Another option for a delightfully sumptuous lunch is haute cuisine and fantastic views at Allred’s at the gondola mid-station (Station Saint Sophia). Alternatively the European style hutte Alpino Vino is an upscale option for a lunch of fine wines (first and foremost!), fine cheeses, antipasti, or soups. Alpino Vino is situated at 11,966 feet elevation and also makes the most of the amazing views that Telluride is famous for.

Gorrono Ranch is located mid-mountain and is popular for a quick bite from the barbeque or a lazy recline in one of the deck chairs.

Giuseppe's at the top of the Plunge lift is a bit of a rustic locals favourite. It’s just a little cabin serving New Orleans inspired fare and beverages. There’s only a small amount of indoor seating, but plenty of outdoor seats to take in the amazing views.

Big Billie’s at the base of the Chondola and Sunshine Express is an ideal family friendly lunch spot featuring all-American food.

In addition to the on-mountain restaurants, there are also easily accessed cafes at the base of the gondola in town or within the Mountain Village. As an example, Tracks Café and Bar near the Mountain Village gondola is only a stone’s throw away from the slopes. With simple food such as soups and sandwiches, and with tables outside, this is a good spot for an inexpensive feed whilst sunbaking and people watching.


The Telluride Medical Center (500 West Pacific Avenue, Telluride) provides 24 hour emergency care and treats the many musculoskeletal complaints that get dropped off by the ski patrol blood buckets. Unfortunately we had to review the Telluride medical clinic personally. The quality of clinical care is great, but it’s far from cheap, so double check you’ve got ski insurance.

Other than sprains and fractures, another health concern at Telluride is altitude sickness (Acute Mountain Sickness). With the ski resort maximum elevation at 12,515ft and the Mountain Village at 9,545 feet (2,921 metres), the symptoms may become evident for some visitors, particularly those who usually reside at sea level. Symptoms may present about 6 hours after ascent and may include headache, nausea, fatigue, dizziness, increased heart rate, shortness of breath, and insomnia. Exertion (ie skiing or boarding) aggravates the symptoms, and in more severe forms symptoms may include a wet cough (from pulmonary oedema), unsteady gait (like drunken walking), in-coordination, vomiting, and loss of consciousness (from cerebral oedema ie brain swelling). So altitude sickness is not something that should be taken lightly.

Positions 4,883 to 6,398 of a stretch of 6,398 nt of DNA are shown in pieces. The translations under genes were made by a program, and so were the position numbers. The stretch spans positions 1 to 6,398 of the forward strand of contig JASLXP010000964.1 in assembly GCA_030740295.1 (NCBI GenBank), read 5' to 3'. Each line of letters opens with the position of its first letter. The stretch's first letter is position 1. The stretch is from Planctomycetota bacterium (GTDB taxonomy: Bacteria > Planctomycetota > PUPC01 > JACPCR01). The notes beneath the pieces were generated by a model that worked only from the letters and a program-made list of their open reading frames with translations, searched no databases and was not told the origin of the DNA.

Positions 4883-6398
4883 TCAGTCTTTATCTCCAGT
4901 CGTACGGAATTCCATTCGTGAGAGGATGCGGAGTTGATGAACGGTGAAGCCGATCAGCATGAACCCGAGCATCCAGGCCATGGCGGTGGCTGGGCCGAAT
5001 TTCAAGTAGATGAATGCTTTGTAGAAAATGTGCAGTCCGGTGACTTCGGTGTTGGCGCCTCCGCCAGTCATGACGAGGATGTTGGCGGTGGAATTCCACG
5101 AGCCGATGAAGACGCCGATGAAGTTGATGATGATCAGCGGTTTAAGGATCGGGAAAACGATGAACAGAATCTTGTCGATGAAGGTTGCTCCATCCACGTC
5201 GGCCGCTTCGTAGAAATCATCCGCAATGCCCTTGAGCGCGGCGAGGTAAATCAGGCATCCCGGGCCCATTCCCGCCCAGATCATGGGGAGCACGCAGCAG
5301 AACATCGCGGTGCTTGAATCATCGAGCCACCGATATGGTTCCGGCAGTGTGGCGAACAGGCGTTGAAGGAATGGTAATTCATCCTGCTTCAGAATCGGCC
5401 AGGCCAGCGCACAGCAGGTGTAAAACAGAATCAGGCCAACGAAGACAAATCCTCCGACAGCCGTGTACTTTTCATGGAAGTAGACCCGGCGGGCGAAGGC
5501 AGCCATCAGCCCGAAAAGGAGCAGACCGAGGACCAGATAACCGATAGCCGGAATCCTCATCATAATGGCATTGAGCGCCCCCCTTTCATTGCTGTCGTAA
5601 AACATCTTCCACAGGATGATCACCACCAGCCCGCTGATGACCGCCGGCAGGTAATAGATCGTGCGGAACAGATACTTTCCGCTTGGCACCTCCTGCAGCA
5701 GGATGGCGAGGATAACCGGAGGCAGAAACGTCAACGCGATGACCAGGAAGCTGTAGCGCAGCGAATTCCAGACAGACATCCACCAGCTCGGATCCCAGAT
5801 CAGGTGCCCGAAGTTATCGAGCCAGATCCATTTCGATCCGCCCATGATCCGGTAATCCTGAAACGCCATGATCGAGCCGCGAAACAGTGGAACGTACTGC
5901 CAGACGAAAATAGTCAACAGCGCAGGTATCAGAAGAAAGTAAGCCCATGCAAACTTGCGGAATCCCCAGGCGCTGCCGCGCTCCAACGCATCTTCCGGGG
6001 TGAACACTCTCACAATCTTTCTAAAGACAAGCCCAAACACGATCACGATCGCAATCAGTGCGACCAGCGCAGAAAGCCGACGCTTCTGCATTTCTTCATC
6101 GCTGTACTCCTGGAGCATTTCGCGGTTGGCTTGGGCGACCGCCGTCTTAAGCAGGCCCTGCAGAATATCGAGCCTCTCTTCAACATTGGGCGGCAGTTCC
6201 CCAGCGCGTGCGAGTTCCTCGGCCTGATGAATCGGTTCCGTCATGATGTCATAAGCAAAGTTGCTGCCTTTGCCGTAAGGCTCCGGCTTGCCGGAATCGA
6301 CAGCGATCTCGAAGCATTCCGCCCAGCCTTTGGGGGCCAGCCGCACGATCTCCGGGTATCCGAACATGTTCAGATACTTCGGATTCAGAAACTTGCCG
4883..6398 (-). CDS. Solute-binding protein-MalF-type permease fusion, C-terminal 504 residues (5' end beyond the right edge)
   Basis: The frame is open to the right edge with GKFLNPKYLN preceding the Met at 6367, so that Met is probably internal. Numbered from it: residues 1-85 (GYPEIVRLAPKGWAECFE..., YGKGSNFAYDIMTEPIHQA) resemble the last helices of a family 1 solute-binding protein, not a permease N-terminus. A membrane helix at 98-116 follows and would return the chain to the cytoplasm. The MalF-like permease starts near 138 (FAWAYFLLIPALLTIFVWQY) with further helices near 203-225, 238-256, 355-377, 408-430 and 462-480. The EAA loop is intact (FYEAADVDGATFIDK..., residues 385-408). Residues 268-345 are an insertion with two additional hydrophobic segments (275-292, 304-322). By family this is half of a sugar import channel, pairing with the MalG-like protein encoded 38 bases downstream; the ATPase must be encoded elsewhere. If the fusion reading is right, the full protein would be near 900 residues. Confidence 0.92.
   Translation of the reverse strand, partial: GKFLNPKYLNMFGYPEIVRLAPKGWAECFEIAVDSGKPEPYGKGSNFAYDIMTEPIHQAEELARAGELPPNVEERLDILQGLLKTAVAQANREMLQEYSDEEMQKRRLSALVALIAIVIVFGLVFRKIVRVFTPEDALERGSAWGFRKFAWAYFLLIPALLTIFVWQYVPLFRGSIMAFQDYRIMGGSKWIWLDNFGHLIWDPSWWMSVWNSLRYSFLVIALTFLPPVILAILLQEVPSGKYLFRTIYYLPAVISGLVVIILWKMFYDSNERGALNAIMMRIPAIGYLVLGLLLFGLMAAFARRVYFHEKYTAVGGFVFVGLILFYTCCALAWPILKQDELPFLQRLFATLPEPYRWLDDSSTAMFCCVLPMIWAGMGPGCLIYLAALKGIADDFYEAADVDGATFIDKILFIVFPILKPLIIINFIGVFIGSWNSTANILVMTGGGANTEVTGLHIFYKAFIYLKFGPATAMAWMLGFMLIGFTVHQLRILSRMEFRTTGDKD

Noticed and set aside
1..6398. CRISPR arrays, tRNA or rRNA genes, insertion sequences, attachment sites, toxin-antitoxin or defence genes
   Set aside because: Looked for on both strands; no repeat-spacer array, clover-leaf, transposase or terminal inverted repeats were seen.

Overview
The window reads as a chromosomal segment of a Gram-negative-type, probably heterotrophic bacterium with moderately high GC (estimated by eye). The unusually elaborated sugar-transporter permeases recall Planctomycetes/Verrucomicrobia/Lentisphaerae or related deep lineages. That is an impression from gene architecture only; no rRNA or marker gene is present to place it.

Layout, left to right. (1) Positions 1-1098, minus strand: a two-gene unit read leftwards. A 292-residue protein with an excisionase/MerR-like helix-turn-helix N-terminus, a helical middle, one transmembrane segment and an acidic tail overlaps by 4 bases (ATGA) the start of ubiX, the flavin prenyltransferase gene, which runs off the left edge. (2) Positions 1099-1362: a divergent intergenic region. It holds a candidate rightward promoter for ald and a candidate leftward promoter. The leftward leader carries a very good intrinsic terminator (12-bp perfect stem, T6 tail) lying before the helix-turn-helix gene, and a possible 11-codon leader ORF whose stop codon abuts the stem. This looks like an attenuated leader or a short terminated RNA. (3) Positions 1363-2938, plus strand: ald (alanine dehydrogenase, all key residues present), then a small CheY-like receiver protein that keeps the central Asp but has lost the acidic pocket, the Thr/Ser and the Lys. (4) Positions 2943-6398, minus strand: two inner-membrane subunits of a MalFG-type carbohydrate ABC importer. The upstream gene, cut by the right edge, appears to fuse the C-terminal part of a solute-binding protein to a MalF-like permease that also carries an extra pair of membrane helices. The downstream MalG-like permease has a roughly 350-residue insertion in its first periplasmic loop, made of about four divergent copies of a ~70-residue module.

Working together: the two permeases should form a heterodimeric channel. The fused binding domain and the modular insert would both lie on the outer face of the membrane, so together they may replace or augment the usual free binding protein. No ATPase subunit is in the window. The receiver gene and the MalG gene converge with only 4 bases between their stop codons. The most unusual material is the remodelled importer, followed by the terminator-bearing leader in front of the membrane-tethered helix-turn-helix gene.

Prevention is the best cure. Take it easy for the first couple of days, increase fluids but not of the alcoholic variety, and avoid sleeping tablets (which is unfortunate if you’ve got insomnia). Acetazolamide aka Diamox is a prescription medicine that can be taken a day or two prior to ascent to speed up the acclimatisation process, or Dexamethasone is effective if you get side effects from Diamox. Apparently Viagra is also effective in preventing Acute Mountain Sickness, so long as you can cope with the “side-effects” of the little blue pill!

Treatment for mild altitude sickness includes rest and fluids, with symptoms likely to resolve within one to two days. Descent is a very effective treatment, and for moderate or severe illness, medical treatment should be sought.